Just like film cameras, digital cameras come in a variety of flavors. You can purchase anything from point-and-shoot cameras to DSLR systems that allow you to change lenses. You will find though that unlike film Point-and-Shoots, most of the digital versions lack the ability to record the scene with enough quality to satisfy. The reason that this is true is that although these digital Point-and-Shoot cameras may have a high quality lens, the sensor that they use isn’t up to par with the ability of film to record an image. In the current point-and-shoot market, even when the same quality lenses are used, film is still number one.
Point-and-Shoot digital cameras don’t define the whole digital field, because the DSLRs are equal to or better than what is produced with film. This makes them a great choice for paddling photography. As a bonus for those who already own camera lenses, most of the DSLR systems on the market will work with your 35mm lenses.
A last note, to consider before you take digital into the field with you, is that they require several extras. In the DSLR world, the images that they make take up a lot of space on memory cards. With a 1 GB card, you can expect anywhere from 100 to 300 pictures. DSLRs also use a lot of batteries compared to a SLR. Also, in order to take more pictures after you fill up a memory card you have to save those pictures to a CD or a hard drive somewhere, so on a longer trip, buy lots of memory cards or be prepared to carry a laptop or other battery powered device to offload the pictures after you take them. Oh ya, don’t forget the extra batteries for those devices also.
What’s In a Lens?
When using a SLR or DSLR system, you will be presented with a ton of choices for different types of lenses, but you can cover all you need with three lenses, one from each of the first three categories, and maybe a couple of extras for fun.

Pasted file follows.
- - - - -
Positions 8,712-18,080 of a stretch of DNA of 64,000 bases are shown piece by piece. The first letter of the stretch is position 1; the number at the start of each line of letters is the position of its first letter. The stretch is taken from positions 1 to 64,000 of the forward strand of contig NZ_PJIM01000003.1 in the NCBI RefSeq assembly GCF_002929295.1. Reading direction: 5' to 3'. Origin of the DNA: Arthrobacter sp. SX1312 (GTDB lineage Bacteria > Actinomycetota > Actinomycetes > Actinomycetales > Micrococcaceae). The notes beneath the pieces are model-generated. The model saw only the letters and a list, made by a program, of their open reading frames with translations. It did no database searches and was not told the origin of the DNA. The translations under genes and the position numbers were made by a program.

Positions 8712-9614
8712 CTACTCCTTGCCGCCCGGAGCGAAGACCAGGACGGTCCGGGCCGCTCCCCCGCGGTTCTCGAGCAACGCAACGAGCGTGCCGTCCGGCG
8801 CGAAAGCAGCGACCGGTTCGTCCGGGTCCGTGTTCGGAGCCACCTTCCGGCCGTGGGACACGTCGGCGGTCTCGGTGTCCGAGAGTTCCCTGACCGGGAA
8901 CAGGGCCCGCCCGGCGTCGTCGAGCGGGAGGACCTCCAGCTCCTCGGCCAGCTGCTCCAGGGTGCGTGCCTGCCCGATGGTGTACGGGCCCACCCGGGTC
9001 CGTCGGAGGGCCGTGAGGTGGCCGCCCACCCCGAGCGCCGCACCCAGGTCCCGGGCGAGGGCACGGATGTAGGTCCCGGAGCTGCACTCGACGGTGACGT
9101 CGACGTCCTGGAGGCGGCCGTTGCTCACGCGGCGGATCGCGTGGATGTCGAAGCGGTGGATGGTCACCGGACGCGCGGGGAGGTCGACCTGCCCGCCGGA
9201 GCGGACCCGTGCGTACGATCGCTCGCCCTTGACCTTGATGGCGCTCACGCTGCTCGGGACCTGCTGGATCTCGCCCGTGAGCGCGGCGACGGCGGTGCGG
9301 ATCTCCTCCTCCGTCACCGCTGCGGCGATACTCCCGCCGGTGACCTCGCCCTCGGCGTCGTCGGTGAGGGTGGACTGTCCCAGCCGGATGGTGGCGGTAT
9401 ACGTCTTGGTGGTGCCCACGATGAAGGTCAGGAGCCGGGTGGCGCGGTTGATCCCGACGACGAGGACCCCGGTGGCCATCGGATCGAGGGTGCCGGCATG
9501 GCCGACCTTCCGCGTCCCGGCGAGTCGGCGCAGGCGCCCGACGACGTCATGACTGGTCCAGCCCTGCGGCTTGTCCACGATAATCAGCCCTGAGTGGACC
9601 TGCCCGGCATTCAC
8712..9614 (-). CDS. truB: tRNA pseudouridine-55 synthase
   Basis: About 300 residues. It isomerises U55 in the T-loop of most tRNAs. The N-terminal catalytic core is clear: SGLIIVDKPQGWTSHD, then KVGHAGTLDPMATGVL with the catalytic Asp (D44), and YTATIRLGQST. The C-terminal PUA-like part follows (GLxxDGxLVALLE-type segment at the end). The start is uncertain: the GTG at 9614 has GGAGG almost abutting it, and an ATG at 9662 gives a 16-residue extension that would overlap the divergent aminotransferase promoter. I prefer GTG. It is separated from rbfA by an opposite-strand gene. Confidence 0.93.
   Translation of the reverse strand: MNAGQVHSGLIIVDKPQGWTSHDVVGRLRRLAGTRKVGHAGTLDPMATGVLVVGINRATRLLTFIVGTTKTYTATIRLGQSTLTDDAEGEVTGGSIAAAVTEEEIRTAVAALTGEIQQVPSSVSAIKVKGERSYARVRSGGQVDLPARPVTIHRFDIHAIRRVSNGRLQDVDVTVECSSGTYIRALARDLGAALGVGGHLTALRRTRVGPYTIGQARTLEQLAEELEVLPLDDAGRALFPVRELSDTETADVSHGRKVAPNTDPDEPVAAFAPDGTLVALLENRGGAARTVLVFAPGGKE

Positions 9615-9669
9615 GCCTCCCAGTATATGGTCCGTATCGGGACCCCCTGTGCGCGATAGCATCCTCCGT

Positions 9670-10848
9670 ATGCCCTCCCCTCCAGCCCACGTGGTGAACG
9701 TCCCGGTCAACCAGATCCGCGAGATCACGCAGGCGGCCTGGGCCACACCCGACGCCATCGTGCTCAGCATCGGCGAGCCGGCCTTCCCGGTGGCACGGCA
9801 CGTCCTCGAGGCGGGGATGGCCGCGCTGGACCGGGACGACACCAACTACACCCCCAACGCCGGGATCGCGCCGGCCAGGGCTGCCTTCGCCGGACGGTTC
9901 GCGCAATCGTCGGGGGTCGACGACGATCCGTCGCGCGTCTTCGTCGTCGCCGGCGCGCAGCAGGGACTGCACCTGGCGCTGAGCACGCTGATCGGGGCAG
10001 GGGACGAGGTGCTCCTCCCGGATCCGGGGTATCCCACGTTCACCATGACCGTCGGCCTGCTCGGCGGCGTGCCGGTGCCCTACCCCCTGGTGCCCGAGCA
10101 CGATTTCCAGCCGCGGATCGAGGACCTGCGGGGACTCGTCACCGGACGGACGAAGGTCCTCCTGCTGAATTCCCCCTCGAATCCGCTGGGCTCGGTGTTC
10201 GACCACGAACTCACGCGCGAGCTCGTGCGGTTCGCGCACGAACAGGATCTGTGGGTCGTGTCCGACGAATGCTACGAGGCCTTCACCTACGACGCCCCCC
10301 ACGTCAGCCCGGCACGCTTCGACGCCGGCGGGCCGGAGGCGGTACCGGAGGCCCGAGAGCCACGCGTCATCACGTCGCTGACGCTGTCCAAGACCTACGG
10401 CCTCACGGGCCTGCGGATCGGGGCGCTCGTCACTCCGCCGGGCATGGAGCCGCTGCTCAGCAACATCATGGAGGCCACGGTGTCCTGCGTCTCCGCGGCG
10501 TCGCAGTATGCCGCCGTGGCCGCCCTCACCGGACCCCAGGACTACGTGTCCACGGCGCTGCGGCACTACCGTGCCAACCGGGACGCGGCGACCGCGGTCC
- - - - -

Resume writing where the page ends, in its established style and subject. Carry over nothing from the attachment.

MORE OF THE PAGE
Wide-Angle Lenses: 12 mm to 35 mm
Wide-angle lenses are great for massive scenic shots, shooting the typical bow of the canoe in the picture shot, pictures inside a tent, and portraits that include a view of the person’s surroundings. The best way to take a photo with a wide angle is to include a strong foreground that leads into a distant feature. These lenses tend to accentuate what ever is in the foreground by making it larger in the photo than the background. If you want to cover one focal length in Wide-Angle use a 20mm or a 24mm lens.
Standard Lenses: 28 mm to 70 mm
These so-called standard lenses are called so, because the closely project onto film an image similar to how our eyes see the world. These work great for scenic, portraits, shots of camp, and expedition activities. I find that a zoom in this range works perfect for most of the pictures in this range. If you want to save weight here, just buy the fastest 50mm lens you can find.
Telephoto Lenses: 70 mm to 300 mm
Telephoto lenses are the peeping Toms of lenses. They zoom in on a subject and make it larger in your viewfinder. These lenses are great for wildlife photography, people photography, and they are very versatile when paddling with friends. Although heavy, a 70 – 200mm f/2.8 VR (vibration reduction) lens is a versatile choice. Another lens that is very popular among paddlers is the 70-300, which is lightweight, but maybe a little slow.
Super Telephoto Lenses: 300mm and above
These lenses are large, heavy, and often used for wildlife photography. If you are into this type of photography, a 300 mm is often the most versatile. If you have the money, a new class is just emerging: the 200 – 400mm f/4 VR. This lens when combined with teleconverters is about as close as you can get to the perfect all around wildlife lens for mammals and birds alike.